There are embryonic signs that Washington is all set to turn the heat on Myanmar next. The UN Security Council finally agreed unanimously on December 2 to a US request for a “one-off briefing” by the Secretary-General on “the deteriorating situation” in Myanmar. The US request followed the Tatmadow’s extension of Aung San Suu Kyi’s house arrest and a UN Committee resolution condemning Myanmar’s human rights abuse.
In 2001, Uzbekistan opted to become the linchpin of US policy goals in Central Asia. It was then argued that Washington would guarantee the nurturing of geo-political pluralism in the region. This was viewed against the backdrop of the historical ascendancy of China and the imperial decline of Russia. Much has happened since then. Today the US is facing a deadline to quit its airbase in Karshi-Khanabad (K-2), set up in the immediate aftermath of 9/11, because of Tashkent’s suspicion that Washington had plotted the revolt in Andijan on May 13, which led to a bloody massacre.
The resignation of Prime Minister Ariel Sharon from the ruling Likud party in Israel has set off reverberations not only within Israel but at the regional level as well. Many Israelis and Palestinians, both politicians and scholars, believe that Sharon’s decision to leave the Likud has brought about a political earthquake that could realign not just the political configuration within Israel but also have a significant effect on the peace process.
The 34th anniversary of the liberation of Dhaka and the creation of Bangladesh on December 16 is an occasion for concern and deep introspection about the nature of the internal turbulence in that country and the related implications for India.
It may be recalled that prior to December 16, 1971, what is now known as Bangladesh was East Pakistan and for almost 24 years from August 1947, the military leadership of Pakistan treated the eastern part of the country as a poor relative.
The 13th SAARC summit concluded in Dhaka on November 13 with a declaration, which notwithstanding its rhetorical flourish and ambitious objectives, reflected the structural constraints that have hobbled the organization for two decades and are likely to do so for the near future.
Last week witnessed a major development on the India-China energy front with the joint bidding plan for Petro-Canada's Syrian assets by India’s Oil and Natural Gas Corporation (ONGC) and the China National Petroleum Corporation (CNPC). In September this year Petro-Canada expressed interest to sell off its 38 per cent stake in the Al Furat field, which produces about 70,000 barrels of oil daily accounting for 50 per cent of Syria's total output. This is the first time that Indian and Chinese firms have joined together to secure stakes in an overseas energy facility.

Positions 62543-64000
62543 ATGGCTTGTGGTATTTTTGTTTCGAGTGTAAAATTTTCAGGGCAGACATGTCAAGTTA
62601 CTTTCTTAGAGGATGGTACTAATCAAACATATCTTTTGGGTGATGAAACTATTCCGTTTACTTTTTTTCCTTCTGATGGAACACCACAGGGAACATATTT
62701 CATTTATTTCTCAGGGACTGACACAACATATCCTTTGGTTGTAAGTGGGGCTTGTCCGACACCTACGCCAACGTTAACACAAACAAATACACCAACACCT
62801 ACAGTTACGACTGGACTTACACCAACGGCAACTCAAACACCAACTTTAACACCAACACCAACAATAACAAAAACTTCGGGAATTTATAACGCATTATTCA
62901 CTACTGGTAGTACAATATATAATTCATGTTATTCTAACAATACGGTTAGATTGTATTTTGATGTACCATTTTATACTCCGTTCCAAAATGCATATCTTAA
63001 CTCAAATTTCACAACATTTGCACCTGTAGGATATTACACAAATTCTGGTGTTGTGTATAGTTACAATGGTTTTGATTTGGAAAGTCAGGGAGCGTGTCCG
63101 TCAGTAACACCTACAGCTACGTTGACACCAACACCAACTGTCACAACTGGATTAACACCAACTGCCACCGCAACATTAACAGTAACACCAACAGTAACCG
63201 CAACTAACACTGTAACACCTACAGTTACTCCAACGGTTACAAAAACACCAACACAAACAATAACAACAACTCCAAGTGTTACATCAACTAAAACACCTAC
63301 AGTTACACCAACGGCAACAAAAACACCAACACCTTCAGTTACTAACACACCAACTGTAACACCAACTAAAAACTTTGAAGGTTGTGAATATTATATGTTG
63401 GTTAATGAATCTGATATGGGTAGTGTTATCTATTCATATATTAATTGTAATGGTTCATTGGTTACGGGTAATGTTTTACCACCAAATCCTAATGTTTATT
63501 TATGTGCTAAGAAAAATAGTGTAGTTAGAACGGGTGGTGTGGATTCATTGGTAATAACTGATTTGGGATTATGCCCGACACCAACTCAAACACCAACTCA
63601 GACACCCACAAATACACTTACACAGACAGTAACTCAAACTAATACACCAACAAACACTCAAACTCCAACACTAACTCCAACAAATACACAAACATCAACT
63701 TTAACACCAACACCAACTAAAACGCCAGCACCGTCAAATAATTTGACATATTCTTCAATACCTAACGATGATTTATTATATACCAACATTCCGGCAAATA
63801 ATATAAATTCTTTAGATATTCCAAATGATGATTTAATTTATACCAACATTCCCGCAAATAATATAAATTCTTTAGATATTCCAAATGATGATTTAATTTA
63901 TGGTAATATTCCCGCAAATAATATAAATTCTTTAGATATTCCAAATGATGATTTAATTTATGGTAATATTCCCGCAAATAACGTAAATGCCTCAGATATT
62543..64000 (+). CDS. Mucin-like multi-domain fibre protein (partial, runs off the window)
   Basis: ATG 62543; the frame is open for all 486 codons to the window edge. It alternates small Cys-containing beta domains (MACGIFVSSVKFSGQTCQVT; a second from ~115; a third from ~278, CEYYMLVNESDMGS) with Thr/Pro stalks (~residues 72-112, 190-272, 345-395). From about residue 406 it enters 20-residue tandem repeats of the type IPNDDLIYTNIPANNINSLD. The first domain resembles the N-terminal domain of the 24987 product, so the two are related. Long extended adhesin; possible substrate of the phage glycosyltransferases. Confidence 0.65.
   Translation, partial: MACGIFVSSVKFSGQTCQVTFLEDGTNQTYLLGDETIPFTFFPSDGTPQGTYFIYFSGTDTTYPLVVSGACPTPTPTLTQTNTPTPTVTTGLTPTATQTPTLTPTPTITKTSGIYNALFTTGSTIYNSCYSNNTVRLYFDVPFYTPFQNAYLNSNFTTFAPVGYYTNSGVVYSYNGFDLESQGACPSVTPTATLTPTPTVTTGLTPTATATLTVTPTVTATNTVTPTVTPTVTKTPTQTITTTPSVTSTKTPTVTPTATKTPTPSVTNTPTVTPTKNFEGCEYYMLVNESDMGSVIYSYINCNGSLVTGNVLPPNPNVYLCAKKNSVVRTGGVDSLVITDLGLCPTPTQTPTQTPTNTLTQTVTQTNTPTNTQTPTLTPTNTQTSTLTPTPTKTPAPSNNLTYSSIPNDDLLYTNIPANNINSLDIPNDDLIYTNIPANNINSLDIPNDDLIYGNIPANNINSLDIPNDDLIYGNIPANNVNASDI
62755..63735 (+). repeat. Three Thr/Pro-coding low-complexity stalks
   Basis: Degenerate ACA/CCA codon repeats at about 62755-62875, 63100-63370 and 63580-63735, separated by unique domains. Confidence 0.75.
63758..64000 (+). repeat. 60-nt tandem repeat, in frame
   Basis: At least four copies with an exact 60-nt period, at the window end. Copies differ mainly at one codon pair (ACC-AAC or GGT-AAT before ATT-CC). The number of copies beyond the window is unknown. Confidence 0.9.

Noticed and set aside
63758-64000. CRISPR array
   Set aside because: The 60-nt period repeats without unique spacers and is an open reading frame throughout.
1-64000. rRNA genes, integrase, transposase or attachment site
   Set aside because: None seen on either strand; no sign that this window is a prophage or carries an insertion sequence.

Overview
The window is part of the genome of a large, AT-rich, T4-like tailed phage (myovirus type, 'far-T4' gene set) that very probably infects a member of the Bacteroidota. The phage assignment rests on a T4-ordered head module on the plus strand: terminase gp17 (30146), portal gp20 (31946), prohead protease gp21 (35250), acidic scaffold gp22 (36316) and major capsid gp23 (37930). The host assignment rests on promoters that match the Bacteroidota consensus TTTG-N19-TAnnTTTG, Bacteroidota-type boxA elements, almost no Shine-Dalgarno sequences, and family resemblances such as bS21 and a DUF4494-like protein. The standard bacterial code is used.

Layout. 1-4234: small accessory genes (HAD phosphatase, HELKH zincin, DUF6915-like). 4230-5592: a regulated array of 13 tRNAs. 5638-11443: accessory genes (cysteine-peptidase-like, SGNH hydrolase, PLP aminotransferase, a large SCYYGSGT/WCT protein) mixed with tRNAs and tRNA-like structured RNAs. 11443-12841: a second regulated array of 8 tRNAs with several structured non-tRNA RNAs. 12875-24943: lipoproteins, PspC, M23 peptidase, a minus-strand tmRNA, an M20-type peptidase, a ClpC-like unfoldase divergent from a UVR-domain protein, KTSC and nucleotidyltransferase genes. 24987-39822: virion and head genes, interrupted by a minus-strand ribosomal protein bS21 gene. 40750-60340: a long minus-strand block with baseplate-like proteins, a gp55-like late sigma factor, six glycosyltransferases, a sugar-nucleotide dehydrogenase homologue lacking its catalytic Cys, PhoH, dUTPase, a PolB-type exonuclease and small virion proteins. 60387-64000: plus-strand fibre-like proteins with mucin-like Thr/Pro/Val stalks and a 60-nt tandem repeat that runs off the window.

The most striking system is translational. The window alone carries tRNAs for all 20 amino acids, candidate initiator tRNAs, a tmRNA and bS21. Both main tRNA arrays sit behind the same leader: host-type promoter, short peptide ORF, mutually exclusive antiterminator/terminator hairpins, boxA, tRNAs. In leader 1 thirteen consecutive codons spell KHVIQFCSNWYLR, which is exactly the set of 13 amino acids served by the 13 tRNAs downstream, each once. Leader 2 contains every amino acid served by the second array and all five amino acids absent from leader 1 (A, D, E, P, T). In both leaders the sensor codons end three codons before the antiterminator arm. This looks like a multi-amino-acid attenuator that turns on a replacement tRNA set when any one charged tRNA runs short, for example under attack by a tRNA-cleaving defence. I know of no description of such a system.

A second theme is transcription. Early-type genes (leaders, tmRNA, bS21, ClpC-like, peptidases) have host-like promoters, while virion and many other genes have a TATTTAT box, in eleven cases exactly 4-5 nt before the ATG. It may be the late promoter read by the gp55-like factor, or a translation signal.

The Indian vote at the IAEA in Vienna last week has attracted considerable domestic attention and the fact that New Delhi went along with the US-EU position is being interpreted as a case of being anti-Iranian and furthermore, as a betrayal of the non-aligned block and Third World solidarity. This is invalid and the facts as they have emerged need to be carefully analyzed.
The breakthrough achieved on September 19 at the six-party (US, North Korea, South Korea, China, Russia and Japan) talks in Beijing has the potential to satisfactorily resolve the North Korean nuclear imbroglio that has been festering since 2002 when Pyongyang unilaterally withdrew from the international agreements that it had entered into over its domestic nuclear programme.
June 2, 2005 will go down as a red lettered day in the history of Maldives. On this day, the Maldivian parliament voted to allow multi-party democracy for the first time in the tiny atoll nation that has been ruled by President Maumoon Abdul Gayoom since 1978. The parliament unanimously approved a resolution to allow political parties to seek recognition and contest elections, ending the no-party system in the nation. The motion was moved on the basis of a request from President Gayoom to review its earlier decision not to allow political parties in the country.
A series of 434 bomb blasts that rocked as many as 60 of 64 districts in Bangladesh on August 17 may have been 'mild' by way of the number killed – just two people – but the symbolism is very significant and perhaps inversely proportional to the damage caused.
Leaflets recovered from some of the blast sites demanded that the country become more Islamic and the needle of suspicion points to the banned Islamic group, the Jamaat-ul- Mujahedin. And while investigations are continuing, the implications of this incident are of potentially grave import.